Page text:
Viewers can smell a rat. They know the stock photos on your site aren’t your employees, and they can tell if you have ulterior motives behind your P.R. messages.
I just watched a user-created video that’s gone viral on Youtube. It’s a video filmed by a passenger on a flight that’s been grounded for hours by a report of lightning. He storms up to the cockpit and berates the pilots for a while- demanding to be let off the plane and claiming that he’s even called his congressman to issue a complaint. From what I can gather so far, most of the media outlets have covered this as your rank and file “David and Goliath” angry-consumer video, but the public seems to differ. Usually these kind of videos incite public outcries- but this one is going in reverse.
If you follow the video over to Youtube, it’s got 12 pages of comments- and nearly every one I read criticized the guy who filmed it and defended United Airlines. In fact people absolutely hate him. They call him idiot, self-important, loser, moron… it gets bad. Most people applaud the pilots for remaining calm.
1. The guy filming it is interpreted as a jerk. Pretty much everyone has encountered being stuck on a plane. Pretty much everyone hates bad customer service with a fiery, unbridled passion. You really have to come off as pure evil in order for people to side against you in this situation, and according to the average viewer he did.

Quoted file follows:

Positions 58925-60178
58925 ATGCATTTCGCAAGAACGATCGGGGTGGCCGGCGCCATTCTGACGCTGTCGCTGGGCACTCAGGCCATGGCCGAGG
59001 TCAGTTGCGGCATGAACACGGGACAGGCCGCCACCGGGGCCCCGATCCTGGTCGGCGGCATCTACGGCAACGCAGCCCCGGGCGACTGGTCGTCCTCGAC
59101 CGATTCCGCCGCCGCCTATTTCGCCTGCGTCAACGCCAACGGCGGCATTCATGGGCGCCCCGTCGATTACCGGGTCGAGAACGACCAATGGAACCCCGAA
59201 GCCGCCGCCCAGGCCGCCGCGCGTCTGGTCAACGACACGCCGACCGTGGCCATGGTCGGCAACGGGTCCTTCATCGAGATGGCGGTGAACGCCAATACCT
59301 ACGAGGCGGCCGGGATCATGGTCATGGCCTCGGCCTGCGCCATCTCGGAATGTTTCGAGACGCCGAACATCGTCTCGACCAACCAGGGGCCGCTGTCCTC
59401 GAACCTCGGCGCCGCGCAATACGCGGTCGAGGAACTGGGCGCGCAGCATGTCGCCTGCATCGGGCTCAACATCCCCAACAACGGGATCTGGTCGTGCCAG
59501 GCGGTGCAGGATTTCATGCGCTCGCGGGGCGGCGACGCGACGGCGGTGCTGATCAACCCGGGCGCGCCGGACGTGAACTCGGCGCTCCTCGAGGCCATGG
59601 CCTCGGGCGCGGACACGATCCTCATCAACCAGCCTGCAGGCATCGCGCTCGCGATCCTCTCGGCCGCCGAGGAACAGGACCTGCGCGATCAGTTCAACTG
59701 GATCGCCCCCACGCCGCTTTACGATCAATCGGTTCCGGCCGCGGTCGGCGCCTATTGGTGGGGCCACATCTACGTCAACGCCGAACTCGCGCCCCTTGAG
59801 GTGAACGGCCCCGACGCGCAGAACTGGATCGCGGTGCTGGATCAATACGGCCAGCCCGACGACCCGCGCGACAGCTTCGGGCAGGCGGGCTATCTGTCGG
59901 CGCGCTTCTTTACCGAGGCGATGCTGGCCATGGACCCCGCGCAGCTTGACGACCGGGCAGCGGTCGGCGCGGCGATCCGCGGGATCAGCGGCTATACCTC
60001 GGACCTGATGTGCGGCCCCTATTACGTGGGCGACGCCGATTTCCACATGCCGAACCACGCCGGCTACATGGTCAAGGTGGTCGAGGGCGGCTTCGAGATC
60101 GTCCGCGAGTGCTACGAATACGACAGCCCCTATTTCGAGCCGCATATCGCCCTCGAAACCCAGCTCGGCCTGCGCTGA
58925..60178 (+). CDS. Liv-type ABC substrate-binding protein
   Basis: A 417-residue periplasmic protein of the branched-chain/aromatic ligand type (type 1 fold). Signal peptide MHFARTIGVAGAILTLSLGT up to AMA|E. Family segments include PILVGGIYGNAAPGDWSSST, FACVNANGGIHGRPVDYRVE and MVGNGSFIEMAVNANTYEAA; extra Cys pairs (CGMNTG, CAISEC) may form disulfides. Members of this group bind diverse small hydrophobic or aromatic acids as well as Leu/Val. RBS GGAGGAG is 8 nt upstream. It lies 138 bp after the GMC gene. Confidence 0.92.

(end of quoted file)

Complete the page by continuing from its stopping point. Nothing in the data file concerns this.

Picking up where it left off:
2. The man is an employee of the company who made the camera. According to some Youtube commenters he’s the President, though he’s listed as “an employee” on the video. Either way, there was a chance this would cost credibility and it did. In my opinion their attempt of demoting him to “employee” caused that backlash.
Now, I am of the opinion that in his situation any PR is good PR. His company just sells a camera. The product isn’t on trial, his attitude is. All the media attention he’s gotten has probably been very beneficial.
But what if his company depended on street cred the way a youth oriented clothing line does? Or what if they depended on people trusting their transparentness like a news company?
Viral marketing can be extremely helpful in getting links to your site, but if most of the links are coming from people who hate you, do you want them? A lot of people are using this video as an example of a win for citizen journalism and a call to watch your customer service. Not me.
Sure, companies should be aware that in the Youtube era people will film and broadcast their customer service errors, but videographers should also keep in mind that while you’re pointing the camera at your subject, people on Youtube are pointing their comments at you.
Hat tip to Andy Sernovitz